Attention Deficit/Hyperactivity Disorder (ADHD) is a common developmental disorder in childhood with an estimated prevalence of up to 6.4% in school age children [9]. The population affected is rather heterogeneous and shows considerable variation in the degree of symptoms, as well as the frequent presence of associated comorbidities [10]. The DSM has divided ADHD into three subtypes: Predominantly Inattentive subtype (ADHD-I), Predominantly Hyperactive-Impulsive (ADHD-H/I) and Combined Subtype (ADHD-C). In addition to the impairment caused by the core symptoms, researchers and clinicians have suggested that ADHD may also affect children's sensory processing, particularly sensory modulation [11].

Attention-deficit/hyperactivity disorder (ADHD) is the most common behavioral disorder in children, and the prevalence is increasing. Physicians should evaluate for ADHD in children with behavioral concerns (e.g., inattention, hyperactivity, impulsivity, oppositionality) or poor academic progress using validated assessment tools with observers from several settings (home, school, community) and self-observation, if possible. Physicians who inherit a patient with a previous ADHD diagnosis should review the diagnostic process, and current symptoms and treatment needs. Coexisting conditions (e.g., anxiety, learning, mood, or sleep disorders) should be identified and treated. Behavioral treatments are recommended for preschool-aged children and may be helpful at older ages. Effective behavioral therapies include parent training, classroom management, and peer interventions. Medications are recommended as first-line therapy for older children. Psychostimulants, such as methylphenidate and dextroamphetamine, are most effective for the treatment of core ADHD symptoms and have generally acceptable adverse effect profiles. There are fewer supporting studies for atomoxetine, guanfacine, and clonidine, and they are less effective than the psychostimulants. Height, weight, heart rate, blood pressure, symptoms, mood, and treatment adherence should be recorded at follow-up visits [12].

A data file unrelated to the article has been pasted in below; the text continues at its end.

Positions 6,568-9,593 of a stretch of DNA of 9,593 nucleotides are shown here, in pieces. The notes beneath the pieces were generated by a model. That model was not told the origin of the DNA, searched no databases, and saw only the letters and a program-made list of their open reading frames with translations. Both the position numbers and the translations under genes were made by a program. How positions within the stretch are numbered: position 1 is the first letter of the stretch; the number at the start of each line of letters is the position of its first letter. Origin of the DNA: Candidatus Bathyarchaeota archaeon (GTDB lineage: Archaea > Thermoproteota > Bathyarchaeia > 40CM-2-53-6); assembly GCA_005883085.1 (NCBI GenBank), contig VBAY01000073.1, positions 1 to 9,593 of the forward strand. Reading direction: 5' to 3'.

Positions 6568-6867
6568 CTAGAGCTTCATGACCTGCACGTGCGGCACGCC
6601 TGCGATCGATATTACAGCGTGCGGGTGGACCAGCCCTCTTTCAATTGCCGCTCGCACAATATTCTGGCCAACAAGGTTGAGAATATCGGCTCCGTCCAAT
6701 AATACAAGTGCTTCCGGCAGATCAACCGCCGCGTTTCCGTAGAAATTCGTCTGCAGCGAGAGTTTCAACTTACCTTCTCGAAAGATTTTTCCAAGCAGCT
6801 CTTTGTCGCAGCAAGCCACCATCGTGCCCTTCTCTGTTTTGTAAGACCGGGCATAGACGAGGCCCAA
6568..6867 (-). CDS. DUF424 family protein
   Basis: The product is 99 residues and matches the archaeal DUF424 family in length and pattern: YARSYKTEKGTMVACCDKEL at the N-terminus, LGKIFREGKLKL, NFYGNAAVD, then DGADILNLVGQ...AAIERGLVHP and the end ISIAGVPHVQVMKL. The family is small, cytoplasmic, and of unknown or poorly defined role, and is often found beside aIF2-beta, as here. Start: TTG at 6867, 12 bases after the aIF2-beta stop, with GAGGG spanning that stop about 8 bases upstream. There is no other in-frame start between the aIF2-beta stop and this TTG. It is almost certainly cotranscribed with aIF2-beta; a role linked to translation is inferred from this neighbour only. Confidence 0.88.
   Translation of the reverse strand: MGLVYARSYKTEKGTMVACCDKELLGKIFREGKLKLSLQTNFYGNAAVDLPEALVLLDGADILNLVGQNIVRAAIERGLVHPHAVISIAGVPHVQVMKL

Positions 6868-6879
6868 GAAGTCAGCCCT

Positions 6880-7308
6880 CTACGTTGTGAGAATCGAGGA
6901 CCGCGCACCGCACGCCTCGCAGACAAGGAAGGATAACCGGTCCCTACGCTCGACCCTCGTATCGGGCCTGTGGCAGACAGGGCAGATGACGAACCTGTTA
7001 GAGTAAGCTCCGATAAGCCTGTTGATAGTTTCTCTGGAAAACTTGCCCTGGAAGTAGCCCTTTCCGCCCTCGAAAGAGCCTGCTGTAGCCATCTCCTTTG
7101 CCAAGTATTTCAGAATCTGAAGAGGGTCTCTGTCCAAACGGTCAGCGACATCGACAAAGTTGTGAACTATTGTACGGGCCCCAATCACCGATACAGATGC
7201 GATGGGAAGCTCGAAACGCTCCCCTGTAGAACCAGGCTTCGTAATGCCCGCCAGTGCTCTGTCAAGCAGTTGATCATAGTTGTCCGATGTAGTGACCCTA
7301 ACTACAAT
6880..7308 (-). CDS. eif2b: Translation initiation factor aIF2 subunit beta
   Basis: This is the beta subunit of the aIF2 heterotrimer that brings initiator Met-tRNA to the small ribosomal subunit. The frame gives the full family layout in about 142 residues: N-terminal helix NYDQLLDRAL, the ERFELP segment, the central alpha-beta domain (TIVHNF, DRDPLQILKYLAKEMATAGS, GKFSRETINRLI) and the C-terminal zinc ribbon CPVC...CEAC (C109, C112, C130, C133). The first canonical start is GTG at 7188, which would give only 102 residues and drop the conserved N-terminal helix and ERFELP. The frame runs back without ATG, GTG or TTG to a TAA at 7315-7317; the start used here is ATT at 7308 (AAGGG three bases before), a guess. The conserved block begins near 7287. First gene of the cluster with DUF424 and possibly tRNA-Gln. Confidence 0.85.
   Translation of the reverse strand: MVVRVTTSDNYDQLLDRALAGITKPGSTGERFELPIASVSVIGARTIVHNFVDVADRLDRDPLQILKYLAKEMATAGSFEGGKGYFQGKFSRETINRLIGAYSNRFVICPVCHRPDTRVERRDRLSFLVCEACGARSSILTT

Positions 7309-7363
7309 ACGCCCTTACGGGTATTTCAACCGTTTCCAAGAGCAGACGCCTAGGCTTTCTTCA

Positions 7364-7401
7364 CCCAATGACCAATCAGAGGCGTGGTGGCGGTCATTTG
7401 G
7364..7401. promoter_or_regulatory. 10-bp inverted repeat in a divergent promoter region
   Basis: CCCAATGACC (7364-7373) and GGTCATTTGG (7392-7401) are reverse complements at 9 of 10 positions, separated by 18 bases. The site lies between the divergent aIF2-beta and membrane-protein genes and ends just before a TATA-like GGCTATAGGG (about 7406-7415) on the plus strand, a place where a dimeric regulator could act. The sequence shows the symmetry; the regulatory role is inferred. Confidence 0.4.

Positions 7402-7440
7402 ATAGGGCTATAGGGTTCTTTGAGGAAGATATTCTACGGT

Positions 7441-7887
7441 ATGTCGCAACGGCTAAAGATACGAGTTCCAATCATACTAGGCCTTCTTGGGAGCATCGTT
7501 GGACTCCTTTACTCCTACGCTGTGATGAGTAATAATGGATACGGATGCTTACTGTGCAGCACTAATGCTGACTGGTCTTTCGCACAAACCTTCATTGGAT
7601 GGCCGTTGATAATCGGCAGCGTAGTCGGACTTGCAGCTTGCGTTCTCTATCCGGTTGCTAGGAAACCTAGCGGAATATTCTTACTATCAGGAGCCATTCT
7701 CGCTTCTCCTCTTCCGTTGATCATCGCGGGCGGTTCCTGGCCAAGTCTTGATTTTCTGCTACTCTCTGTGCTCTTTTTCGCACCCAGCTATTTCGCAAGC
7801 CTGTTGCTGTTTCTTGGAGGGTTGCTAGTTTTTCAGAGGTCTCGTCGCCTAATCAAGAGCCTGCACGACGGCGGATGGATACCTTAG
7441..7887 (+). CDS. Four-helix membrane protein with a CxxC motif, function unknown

A major research challenge pertaining to the treatment of ADHD is the development and evaluation of new treatments for this condition. The 2 current treatments (stimulant medication and behavior therapy) reduce the symptoms and functional consequences of ADHD, but only for as long as they are administered. Treatments with more lasting or even curative effects are needed. A significant number of children do not respond to stimulant medications or have severe side effects. Some families cannot implement behavioral programs. Expanding the available medical and behavioral treatment regimens with additional safe and effective options would be useful for such a prevalent chronic condition where not all children respond to current treatments or adhere to them. Studying common-sense approaches, such as decreasing environmental distraction, should be done. There is also the need for well-designed rigorous studies of currently promoted but less well-established therapies such as occupational therapy, biofeedback, herbs, vitamins, and food supplements. These interventions are not supported by evidence-based studies at the present time [13].

Most studies about ADHD and its treatment have been short-term. The long-term outcome of children with ADHD with or without coexisting conditions has not been well studied. Furthermore, there is minimal information about the role of stimulant medication and/or behavior therapy in the natural history of the disorder. Future research should correct these deficits. For this chronic condition, efficacy and safety studies must be extended from weeks or months to years. Long-term outcome studies must be prospective in design and consider changes over time in core symptoms of ADHD, coexisting conditions, and functional outcomes such as occupational successes and long-term relationships [14].